What Happens When There is No Public Trust?



6P recently had the pleasure of being involved in the Canadian Agri-Marketing Association’s (CAMA) national conference on public trust. Robert, 6P’s Director of Client Strategy and agri-business and food sector leader, and President of the Manitoba chapter of CAMA, was the host.

There is no greater challenge facing the agricultural and food industry than that of earning and maintaining the trust of the consumer. As a communications and branding company, we’ve worked with ag/food organizations throughout the value chain on many issues, including the very timely and important focus of earning and maintaining the trust of the public.

Public trust is a complex issue, but can be summed up as social approval to operate. There are many examples here at home as well as internationally where either a company or industry has lost the trust of the public. When this happens it sometimes means the company will no longer be able to operate and, in other cases, significant requirements are forced onto the company or industry by either public pressure or increased government regulations.

As Manitoba’s Deputy Minister of Agriculture, Dori Gingera-Beauchemin says, earning public trust is about doing the right thing, assurance and verification, and communicating these commitments. As a whole, the agricultural industry does a good job of doing the right thing, but communicating these commitments and leading with shared values of the public? Not so much.

Consumers know very little about how their food is grown, and what they do know may be based on misnomers and partial truths. Food communicators and marketers have done a really good job at imparting the tastiness, healthiness and convenience of our food, but a poor job in explaining how our food is grown and raised.

The conference, which was actually billed as a working session (and delivered on that promise), brought together every commodity throughout the food value chain, media, research organizations and government, and resulted in an industry collaboration that hasn’t taken place very often in the past.  These convergences are vital as public trust is an industry issue, regardless of where an organization may fall in the value chain.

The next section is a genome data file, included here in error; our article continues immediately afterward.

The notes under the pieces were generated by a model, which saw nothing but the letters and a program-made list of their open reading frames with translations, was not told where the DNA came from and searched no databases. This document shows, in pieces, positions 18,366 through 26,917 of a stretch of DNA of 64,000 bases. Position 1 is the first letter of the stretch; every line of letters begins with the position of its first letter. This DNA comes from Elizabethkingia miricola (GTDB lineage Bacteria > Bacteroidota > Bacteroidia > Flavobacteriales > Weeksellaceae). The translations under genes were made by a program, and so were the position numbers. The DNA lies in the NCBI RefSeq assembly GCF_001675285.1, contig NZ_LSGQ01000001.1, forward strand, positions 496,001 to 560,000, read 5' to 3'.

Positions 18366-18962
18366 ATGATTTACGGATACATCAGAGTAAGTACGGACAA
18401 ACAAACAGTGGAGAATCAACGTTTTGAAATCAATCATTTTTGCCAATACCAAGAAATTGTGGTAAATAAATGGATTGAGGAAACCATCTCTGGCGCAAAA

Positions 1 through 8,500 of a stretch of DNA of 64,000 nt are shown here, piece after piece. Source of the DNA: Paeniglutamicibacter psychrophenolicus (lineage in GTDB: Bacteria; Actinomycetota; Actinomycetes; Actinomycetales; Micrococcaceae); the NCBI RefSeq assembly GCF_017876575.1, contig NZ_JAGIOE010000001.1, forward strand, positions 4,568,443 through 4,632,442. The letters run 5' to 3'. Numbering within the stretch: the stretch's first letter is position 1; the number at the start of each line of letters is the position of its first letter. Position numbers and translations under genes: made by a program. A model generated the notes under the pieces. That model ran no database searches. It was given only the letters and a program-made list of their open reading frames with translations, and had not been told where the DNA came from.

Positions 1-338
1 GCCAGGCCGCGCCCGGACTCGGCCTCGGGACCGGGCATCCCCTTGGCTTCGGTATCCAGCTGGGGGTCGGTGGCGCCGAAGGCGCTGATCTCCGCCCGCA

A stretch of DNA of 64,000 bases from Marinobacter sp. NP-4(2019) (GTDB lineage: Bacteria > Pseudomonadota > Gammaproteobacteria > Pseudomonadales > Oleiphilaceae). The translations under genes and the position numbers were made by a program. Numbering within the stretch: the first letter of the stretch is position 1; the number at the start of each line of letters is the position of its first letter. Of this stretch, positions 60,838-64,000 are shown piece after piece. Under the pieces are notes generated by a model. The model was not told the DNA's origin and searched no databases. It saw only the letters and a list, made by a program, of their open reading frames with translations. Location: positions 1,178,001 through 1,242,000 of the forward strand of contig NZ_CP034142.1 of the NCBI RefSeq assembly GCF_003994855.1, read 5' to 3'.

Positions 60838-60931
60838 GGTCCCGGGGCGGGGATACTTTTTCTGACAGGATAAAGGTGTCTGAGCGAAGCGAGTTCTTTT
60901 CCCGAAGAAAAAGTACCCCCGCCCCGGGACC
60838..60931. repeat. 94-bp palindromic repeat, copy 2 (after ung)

The lineup of presenters from across North America delivered on their promise of presenting best practices of their public trust communications case studies. Presenters included McDonald’s Canada, GMO Answers and Maple Leaf Foods.

There were countless takeaways that we’ll be applying to the work we do with our clients.

Actions the industry needs to take:

  1. Speak up. There are many voices spreading misinformation
  2. Unite and collaborate. People eat food, not one commodity
  3. Encourage government to talk about the benefits of food production and modern technology
  4. Use modern communication technology
  5. Create engaging conversations
  6. Speak from your expert position
  7. Offer yourself up to groups
  8. Speak from the heart at the cocktail event, the grocery store or the skating rink

Conversation priorities:

  1. Speak the same language… food
  2. We share the same values as you
  3. Family farms are different from 50 years ago
  4. Agriculture is way more efficient due to technical advancements than even 10 years ago
  5. The percentage of household income going to food has never been lower
  6. Big is not bad


Snapshots from the Canadian Agri-Marketing Association’s (CAMA) national conference on public trust:

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